THE BLOG
28/09/2015 08:13 BST | Updated 25/09/2016 06:12 BST

Our Moral Duty to Help Save Fellow Human Beings

The tragic conflict in Syria and the resulting refugee crisis has culminated in the now sadly iconic image of Aylan Kurdi on the beach in Bodrum. It has caused much soul searching; for individuals, communities, and nations, about how best to support the millions of people desperately searching for safety.

All religions teach that we have a moral duty to help save our fellow human beings from suffering. It is uplifting to see such a call to action from across Britain.

The current refugee crisis is one captured by heart-wrenching images that have motivated people throughout Europe to act. Throughout the summer it has dominated the news with headlines such as; 'the greatest movement of people since the second world war.' Images of crowded and sinking boats, distraught children in parent's arms, too many lives lost, too many futures destroyed, have stayed with us.

To my mind the crisis has major implications for the claims of ISIS or 'Daesh' that they are creating an Islamic state; the movement of millions of people entirely exposes the absurdity of the claims made by al-Baghdadi's gang.

Certainly Syria has been torn apart by the Assad regime, which has denied its people their aspirations and met their calls for change with brutality. In its propaganda, ISIS claimed to be a panacea for all Muslims. But, as those in the region know, it is instead a parasite. A malign gang feeding off and compounding the suffering of both Syrians and Iraqis.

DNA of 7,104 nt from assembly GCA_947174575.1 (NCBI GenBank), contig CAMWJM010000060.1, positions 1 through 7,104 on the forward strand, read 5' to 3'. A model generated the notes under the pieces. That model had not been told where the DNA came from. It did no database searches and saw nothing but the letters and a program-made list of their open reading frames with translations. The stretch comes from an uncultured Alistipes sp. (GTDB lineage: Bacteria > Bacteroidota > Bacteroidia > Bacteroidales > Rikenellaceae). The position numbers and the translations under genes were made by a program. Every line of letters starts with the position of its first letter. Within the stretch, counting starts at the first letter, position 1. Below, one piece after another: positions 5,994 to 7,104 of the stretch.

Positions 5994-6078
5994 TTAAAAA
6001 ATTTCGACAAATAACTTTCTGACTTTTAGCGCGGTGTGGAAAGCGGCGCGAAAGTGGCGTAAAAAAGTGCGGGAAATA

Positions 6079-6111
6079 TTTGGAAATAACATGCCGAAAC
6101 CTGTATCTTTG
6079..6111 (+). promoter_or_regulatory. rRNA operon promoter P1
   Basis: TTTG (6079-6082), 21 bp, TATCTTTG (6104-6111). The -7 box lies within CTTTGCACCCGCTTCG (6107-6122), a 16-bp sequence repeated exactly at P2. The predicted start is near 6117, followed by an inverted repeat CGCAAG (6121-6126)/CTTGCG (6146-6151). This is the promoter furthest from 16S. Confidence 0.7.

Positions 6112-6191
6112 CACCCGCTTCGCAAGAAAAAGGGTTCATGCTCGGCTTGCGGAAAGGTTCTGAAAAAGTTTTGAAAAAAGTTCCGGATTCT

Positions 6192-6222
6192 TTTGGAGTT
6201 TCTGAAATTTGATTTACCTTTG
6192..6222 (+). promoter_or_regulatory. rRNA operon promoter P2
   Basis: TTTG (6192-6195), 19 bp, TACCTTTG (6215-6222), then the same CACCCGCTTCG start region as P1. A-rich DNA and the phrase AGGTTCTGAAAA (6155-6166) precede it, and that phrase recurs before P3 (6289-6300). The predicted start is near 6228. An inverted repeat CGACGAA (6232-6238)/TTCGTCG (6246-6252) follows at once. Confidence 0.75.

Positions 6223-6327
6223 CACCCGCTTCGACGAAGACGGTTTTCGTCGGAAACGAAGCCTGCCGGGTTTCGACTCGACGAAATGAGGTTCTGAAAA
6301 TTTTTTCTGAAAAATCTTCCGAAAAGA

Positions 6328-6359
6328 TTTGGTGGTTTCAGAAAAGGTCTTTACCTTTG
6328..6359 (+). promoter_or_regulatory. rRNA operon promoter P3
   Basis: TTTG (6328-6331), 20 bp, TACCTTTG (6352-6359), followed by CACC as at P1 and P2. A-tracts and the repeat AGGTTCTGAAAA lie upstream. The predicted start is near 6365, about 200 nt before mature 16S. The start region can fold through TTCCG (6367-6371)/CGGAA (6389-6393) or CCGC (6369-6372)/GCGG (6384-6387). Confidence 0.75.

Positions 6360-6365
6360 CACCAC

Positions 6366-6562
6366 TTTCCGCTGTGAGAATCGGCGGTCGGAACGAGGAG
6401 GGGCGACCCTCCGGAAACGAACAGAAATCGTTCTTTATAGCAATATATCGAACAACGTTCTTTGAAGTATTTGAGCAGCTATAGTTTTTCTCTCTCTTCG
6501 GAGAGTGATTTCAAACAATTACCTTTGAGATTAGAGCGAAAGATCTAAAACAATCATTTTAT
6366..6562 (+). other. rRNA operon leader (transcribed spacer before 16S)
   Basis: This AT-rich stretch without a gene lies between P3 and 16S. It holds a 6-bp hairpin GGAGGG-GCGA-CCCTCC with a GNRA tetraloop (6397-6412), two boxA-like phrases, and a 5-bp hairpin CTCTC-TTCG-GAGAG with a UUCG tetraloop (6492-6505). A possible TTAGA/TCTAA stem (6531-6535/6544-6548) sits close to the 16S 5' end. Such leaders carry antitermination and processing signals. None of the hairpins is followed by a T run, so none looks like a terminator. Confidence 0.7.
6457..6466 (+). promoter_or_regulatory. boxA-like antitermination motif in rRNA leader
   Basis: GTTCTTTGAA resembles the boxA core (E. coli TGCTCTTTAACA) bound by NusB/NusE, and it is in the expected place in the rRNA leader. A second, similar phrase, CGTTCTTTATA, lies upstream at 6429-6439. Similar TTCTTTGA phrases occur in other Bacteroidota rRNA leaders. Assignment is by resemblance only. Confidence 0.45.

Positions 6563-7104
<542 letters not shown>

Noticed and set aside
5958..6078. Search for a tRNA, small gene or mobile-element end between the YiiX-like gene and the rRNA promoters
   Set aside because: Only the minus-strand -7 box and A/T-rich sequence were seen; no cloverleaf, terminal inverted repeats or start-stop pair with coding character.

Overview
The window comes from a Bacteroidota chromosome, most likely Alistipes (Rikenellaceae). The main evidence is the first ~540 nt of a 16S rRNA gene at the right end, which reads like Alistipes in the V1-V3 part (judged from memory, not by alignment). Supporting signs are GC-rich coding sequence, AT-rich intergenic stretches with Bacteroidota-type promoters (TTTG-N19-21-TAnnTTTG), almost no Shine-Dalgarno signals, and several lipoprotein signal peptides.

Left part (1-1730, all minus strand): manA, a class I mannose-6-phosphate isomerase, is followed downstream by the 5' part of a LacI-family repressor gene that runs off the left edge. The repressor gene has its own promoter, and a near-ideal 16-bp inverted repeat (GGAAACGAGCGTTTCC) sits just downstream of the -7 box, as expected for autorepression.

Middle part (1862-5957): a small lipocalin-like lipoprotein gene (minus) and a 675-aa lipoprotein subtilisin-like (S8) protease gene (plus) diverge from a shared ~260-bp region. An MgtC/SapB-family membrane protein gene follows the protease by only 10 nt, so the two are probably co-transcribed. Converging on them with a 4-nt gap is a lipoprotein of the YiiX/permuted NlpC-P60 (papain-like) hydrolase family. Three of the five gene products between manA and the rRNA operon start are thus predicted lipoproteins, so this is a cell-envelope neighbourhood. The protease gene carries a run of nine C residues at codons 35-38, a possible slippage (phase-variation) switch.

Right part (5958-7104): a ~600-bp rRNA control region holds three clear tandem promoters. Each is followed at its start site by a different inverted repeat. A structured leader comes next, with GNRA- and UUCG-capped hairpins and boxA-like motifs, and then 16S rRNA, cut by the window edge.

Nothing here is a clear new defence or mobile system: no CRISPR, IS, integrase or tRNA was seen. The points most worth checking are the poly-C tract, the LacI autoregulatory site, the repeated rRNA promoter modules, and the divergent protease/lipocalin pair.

If Daesh/ISIS had created the utopia it claims to have, why are there thousands of Sunni Muslims, the people ISIS claim to be the saviours and protectors of, currently crowding boats, trains, buses and roads, risking not only their lives but those of their children too, to seek a better life elsewhere?

The very notion of a better life in the so-called 'Islamic State' is nothing more than a sick joke to those who have seen it firsthand. This is demonstrated by the stories of those who, having bought into the propaganda and lies, are now desperately seeking to leave.

The reality of ISIS is a war zone. The cries from within the territory Daesh occupies speak of the violent death squads, the oppression of women, the pillaging and starvation of ordinary Syrians to feed foreign recruits, the slavery and rape. . . the list of crimes tell of the collapse of society and the destruction of ancient civilization. The horror is far from the life any of us would wish to be part of, for us or our children.

Though Daesh may hate it, they cannot deny the images of people in the West opening their arms to welcome refugees - opening doors of their homes and emptying their pockets for Muslim refugees. The aid and support offered by British people, through charity, and the offering of homes and rooms for families fleeing fear and violence, will infuriate ISIL and their sympathizers.

Just as Muslims in the time of the Prophet Muhammed (SAW) found safety from persecution through their flight to Christian-ruled Ethiopia (known as the first hijra), so too today we see those who have suffered violence and persecution in their own lands are seeking sanctuary amongst us here in Britain. We can only do what we can to welcome them, and reassure them that they are now safe from harm.

Britain can only be proud of the efforts of charities and faith groups to support refugees, of the sanctuary we are providing those most in need and of the £1 billion this country has committed to supporting Syrians affected by the conflict.

I continue to be amazed and inspired by how communities across our country have shown our common humanity and the values that contrast so sharply with the destructive evil of ISIS. The action of Britons have demonstrated how closely British values and Islamic values align - it shows that while Daesh may seek to destroy and divide, the values that Muslims hold dear, of justice, decency and compassion, can bring us all together in the UK.